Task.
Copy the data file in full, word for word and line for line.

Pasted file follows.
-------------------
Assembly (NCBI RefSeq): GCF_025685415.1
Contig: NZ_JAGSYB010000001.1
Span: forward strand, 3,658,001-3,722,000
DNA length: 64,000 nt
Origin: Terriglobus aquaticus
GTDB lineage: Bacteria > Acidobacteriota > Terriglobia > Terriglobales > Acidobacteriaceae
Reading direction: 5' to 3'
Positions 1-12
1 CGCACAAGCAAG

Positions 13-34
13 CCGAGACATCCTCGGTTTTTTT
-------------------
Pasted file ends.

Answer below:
Assembly (NCBI RefSeq): GCF_025685415.1
Contig: NZ_JAGSYB010000001.1
Span: forward strand, 3,658,001-3,722,000
DNA length: 64,000 nt
Origin: Terriglobus aquaticus
GTDB lineage: Bacteria > Acidobacteriota > Terriglobia > Terriglobales > Acidobacteriaceae
Reading direction: 5' to 3'
Positions 1-12
1 CGCACAAGCAAG

Positions 13-34
13 CCGAGACATCCTCGGTTTTTTT